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Abhorred as an atheist, reviled as a republican, and loathed as an advocate of birth control, Charles Bradlaugh was one of the most detested men in mid-Victorian England. Elected to Parliament in 1880 as one of the Members for Northampton, his uncompromising atheism launched him into the greatest parliamentary struggle of his time. The House of Commons denied him the right to affirm or to swear the oath of allegiance. This struggle with its many twists and turns lasted for six years of crowded conflict. When Bradlaugh was finally successful in taking his seat, the diligence he showed as an MP, his brilliant oratorical powers, and his introduction of vital legislation made him an outstanding backbencher and eventually won him the respect of his fellow members. His major legislative triumph was the Oaths Act 1888, which secured the right to affirm as an alternative to swearing an oath.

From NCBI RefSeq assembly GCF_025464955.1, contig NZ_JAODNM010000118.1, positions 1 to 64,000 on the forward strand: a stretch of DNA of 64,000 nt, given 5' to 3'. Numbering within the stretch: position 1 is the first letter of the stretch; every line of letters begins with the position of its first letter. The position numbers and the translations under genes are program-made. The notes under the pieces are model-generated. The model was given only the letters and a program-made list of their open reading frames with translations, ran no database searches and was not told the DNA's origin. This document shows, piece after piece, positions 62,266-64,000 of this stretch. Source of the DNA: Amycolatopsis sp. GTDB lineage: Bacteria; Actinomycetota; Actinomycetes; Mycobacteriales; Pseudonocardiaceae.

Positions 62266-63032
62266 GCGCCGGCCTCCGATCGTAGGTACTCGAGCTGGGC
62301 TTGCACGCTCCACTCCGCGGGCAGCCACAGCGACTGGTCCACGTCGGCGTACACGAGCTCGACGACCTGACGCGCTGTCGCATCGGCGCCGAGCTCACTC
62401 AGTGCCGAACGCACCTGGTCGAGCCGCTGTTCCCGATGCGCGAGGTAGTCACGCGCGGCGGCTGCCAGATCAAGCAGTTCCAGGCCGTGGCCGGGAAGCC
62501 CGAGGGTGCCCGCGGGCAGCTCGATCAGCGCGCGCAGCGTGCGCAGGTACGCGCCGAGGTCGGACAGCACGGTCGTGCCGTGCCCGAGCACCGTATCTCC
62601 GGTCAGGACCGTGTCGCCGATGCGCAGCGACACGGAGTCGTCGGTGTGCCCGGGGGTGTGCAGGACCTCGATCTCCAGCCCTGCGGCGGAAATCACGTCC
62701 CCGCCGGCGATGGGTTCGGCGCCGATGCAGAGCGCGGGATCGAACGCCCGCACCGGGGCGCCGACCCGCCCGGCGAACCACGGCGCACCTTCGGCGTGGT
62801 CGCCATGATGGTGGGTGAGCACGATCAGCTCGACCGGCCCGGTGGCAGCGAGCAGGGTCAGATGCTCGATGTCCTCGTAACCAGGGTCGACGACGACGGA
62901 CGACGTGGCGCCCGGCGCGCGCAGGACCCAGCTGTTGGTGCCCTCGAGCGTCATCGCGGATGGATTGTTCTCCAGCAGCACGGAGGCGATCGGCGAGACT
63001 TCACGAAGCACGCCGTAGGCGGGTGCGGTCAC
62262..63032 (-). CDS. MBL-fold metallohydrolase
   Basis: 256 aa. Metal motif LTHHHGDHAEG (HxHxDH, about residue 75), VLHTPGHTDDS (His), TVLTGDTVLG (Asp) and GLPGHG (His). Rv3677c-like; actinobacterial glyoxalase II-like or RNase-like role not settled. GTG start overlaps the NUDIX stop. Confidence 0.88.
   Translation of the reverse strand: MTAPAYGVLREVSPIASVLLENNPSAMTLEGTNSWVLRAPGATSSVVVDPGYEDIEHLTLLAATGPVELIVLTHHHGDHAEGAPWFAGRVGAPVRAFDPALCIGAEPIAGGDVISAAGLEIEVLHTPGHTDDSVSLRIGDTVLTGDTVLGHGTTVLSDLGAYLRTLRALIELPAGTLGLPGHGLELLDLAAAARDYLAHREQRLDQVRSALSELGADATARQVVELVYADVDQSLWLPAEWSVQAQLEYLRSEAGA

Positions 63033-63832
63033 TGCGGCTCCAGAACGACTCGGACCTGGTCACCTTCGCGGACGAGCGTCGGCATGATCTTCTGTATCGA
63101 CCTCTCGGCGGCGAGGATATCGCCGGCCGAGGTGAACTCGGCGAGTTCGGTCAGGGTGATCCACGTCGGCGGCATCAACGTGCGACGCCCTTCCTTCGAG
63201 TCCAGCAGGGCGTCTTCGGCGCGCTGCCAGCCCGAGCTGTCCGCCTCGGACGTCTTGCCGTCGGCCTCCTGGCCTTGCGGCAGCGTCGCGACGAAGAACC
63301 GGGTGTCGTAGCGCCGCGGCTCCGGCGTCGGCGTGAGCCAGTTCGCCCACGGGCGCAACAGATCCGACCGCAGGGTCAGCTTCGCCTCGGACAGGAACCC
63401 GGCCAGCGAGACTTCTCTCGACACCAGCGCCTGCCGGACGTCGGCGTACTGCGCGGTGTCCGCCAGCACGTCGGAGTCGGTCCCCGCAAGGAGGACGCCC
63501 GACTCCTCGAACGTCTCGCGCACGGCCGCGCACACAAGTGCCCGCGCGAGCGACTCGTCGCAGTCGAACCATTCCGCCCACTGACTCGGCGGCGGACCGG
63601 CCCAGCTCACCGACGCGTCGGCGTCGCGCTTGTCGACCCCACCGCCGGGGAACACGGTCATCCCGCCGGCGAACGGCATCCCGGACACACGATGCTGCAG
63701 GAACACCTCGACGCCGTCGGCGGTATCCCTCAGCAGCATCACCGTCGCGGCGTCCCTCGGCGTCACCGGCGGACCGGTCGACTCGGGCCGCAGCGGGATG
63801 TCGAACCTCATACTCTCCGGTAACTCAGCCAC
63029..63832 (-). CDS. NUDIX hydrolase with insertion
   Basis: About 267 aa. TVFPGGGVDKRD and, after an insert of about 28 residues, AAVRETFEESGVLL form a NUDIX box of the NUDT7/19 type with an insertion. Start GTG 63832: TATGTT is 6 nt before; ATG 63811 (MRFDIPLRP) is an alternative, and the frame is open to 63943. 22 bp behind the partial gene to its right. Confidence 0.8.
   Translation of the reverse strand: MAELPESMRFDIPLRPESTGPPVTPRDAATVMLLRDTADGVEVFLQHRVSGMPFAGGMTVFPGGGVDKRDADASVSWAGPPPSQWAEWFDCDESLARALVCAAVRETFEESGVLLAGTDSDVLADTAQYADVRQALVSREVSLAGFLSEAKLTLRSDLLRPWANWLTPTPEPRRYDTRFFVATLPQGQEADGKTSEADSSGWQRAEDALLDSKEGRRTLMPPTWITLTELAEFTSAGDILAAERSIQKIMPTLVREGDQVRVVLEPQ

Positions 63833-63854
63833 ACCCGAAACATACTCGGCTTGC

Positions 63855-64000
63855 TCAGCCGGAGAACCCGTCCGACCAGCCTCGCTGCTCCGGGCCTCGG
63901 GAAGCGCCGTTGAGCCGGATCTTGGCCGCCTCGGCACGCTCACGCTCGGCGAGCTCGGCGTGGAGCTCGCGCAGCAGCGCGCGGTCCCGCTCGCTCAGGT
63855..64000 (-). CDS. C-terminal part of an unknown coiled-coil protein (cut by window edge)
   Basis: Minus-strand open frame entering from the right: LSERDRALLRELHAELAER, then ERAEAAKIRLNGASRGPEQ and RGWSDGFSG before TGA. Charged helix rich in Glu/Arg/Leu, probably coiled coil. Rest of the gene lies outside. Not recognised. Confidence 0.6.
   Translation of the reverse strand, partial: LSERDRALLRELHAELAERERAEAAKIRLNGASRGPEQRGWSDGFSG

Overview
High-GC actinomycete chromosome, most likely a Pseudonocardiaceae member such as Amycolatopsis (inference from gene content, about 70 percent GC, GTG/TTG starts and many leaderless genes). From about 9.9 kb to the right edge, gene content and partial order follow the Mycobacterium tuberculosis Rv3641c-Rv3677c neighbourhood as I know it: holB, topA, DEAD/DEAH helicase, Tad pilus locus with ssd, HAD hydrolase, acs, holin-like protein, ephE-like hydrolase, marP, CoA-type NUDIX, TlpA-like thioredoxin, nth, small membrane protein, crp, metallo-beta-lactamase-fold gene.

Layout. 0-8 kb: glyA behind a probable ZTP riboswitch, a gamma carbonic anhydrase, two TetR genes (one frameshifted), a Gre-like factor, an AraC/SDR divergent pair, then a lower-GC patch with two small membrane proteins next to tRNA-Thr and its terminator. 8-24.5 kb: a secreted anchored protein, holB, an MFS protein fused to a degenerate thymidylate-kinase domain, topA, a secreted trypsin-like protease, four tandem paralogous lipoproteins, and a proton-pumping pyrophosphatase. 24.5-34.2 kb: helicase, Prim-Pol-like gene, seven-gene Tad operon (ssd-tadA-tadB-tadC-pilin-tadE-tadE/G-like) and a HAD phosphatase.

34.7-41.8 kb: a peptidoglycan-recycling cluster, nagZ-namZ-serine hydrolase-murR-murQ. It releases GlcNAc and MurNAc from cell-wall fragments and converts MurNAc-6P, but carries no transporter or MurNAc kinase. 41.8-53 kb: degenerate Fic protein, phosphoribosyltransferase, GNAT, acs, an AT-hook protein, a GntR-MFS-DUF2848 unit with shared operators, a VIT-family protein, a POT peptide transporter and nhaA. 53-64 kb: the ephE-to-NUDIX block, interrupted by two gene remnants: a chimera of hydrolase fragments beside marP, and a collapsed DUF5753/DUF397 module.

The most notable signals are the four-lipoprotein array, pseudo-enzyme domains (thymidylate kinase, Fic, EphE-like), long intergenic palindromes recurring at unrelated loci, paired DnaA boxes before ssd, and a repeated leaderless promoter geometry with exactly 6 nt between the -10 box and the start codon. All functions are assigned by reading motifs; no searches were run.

The book also examines the relationship between Bradlaugh and Annie Besant, feminist and freethinker and his most intimate colleague. She subsequently became a socialist and theosophist so distancing herself from the man who had been her constant companion.
This new and comprehensive biography, the first for thirty-nine years and the first written by a lawyer, deals in detail, yet in an accessible manner, with the constitutional and legal struggles that dominated Bradlaugh's life. It tells the dramatic story of the most significant back-bench MP of the nineteenth century.